But should compassion, sympathy, empathy, or understanding be primarily pastoral characteristics? Should they not characterize human and humane interactions? One thing that I have observed about much contemporary discourse is a lack of empathy for others, as though to express my own difficulties I must discount the difficulties of others. "Look at me! Look at what I am suffering! Your suffering doesn't count, even mentioning it distracts from the importance of my suffering," seems to be the order of the day.


"If you prick us, do we not bleed? if you tickle us, do we not laugh? if you poison us, do we not die? and if you wrong us, shall we not revenge?" (Act III, scene I) Merchant of Venice.

Can we not share a common humanity across lines of race, age, socio/economic status, or caste? Is sympathy a zero sum game where sympathy accorded to someone else, from a different group, removes sympathy from me and my group?


I am as likely as anyone to over react and over dramatize the "traumas" in my life and at times I need the corrective of being reminded that I am not the only one hurting and putting my discomforts in perspective. But even so, the fact that others are suffering more does not negate what I am suffering at the moment. To empathize with a teenager who has suffered deprivations of some sorts during this pandemic should not prevent us from empathizing with what seniors have gone through, even those comparatively well off and in otherwise comfortable circumstances.

I agree that we are not here to function as pastors, but for those of us who serve in the Office of the Public Ministry, we should still strive to act pastorally. Charles himself has stated in the past that he functioned as a pastor to his colleagues at the New York Times when he worked there.

I agree that empathy should be part of a "common humanity." I agree that " compassion, sympathy, empathy, or understanding" should characterize "human and humane interactions."  But I also think that this should be even more so for Christ's baptized and certainly for those who serve as Christ's under-shepherds.

I don't disagree with anything you said. But I also think what is expected of any person should be expected of clergy on a higher standard.
The significance of the passage of time, right? The significance of the passage of time. So when you think about it, there is great significance to the passage of time. -- VP Kamala Harris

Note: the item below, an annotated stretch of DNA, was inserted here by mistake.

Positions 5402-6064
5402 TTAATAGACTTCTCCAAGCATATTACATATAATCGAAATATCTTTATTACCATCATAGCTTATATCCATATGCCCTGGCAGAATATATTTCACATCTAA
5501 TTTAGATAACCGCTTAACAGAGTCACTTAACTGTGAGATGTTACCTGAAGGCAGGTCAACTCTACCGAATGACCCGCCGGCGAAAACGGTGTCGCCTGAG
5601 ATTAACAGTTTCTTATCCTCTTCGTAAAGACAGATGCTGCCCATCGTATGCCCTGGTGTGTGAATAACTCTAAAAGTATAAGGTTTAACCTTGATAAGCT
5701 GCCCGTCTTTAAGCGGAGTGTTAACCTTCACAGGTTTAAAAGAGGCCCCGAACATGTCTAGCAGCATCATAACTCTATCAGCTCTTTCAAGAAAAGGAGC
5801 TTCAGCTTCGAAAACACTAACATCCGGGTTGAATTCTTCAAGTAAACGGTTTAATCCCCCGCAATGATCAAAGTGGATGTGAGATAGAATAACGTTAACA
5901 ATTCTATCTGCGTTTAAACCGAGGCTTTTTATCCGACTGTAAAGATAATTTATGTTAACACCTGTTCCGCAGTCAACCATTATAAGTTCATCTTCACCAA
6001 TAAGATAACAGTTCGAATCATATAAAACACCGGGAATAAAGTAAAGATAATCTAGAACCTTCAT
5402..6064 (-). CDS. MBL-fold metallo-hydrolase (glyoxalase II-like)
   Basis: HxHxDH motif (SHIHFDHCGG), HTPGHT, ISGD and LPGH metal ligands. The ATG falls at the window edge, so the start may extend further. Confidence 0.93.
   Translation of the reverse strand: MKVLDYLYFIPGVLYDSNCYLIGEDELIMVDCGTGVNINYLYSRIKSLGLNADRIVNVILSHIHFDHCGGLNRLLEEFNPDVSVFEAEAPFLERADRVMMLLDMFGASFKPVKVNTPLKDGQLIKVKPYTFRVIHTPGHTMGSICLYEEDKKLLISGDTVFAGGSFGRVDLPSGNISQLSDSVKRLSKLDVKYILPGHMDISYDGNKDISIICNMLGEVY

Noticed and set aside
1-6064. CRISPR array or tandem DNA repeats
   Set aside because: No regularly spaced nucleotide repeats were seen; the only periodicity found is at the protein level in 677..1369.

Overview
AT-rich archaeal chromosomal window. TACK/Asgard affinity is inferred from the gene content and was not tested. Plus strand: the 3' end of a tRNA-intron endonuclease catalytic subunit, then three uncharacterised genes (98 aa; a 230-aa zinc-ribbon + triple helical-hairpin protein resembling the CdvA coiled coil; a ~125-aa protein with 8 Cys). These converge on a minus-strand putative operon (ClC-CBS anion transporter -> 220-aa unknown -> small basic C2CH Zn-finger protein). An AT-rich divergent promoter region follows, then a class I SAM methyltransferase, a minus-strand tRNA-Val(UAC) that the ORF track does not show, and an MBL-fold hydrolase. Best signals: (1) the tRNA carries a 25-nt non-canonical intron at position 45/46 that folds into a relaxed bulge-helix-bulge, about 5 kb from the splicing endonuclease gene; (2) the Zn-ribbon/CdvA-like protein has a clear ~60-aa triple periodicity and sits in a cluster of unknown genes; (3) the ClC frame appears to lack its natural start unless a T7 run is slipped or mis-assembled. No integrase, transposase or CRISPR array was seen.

Dan Fienen

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Re: Coronavirus news
« Reply #3672 on: April 29, 2021, 12:42:45 PM »
As I said, a quibble, not a disagreement. Those of us who have placed into the pastoral office should in all our interactions even more exemplify those humane qualities that Christ have enjoined on all who would walk His path.
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Charles Austin

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Re: Coronavirus news
« Reply #3673 on: April 29, 2021, 01:02:02 PM »
And sometimes it can be “pastoral“, if we have to use that word, to say clearly “you’re wrong, ““you’re out of line,” or even “you are being incredibly foolish.“
In addition to being “pastoral,“ which always seems to me to have a mushy context, at times we are called to be prophetic and to proclaim the truth, sometimes that truth being more than “Jesus is Lord.”  People in this modest forum are not very “Pastor,” in the usual use of that word, towards those who are fervently, and even piously “pro choice.”
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Jim Butler

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Re: Coronavirus news
« Reply #3674 on: April 29, 2021, 01:13:58 PM »
And sometimes it can be “pastoral“, if we have to use that word, to say clearly “you’re wrong, ““you’re out of line,” or even “you are being incredibly foolish.“

So you are saying that the catechumen was "wrong," "out of line", and "incredibly foolish"? Because that is what we are talking about: your specific comments on a catechumen's essay.

Or are saying that your comments about it were "wrong," "out of line", and "incredibly foolish"? I mean, I'd go with the latter, but maybe you mean the former.

In addition to being “pastoral,“ which always seems to me to have a mushy context, at times we are called to be prophetic and to proclaim the truth, sometimes that truth being more than “Jesus is Lord.” 

That's what we keep trying to tell Brian S, but he keeps disagreeing with us. He says all we need to believe "Jesus is Lord" and there is no other truth beyond that. Glad to see that you agree with us.
« Last Edit: April 29, 2021, 01:39:54 PM by jebutler »
The significance of the passage of time, right? The significance of the passage of time. So when you think about it, there is great significance to the passage of time. -- VP Kamala Harris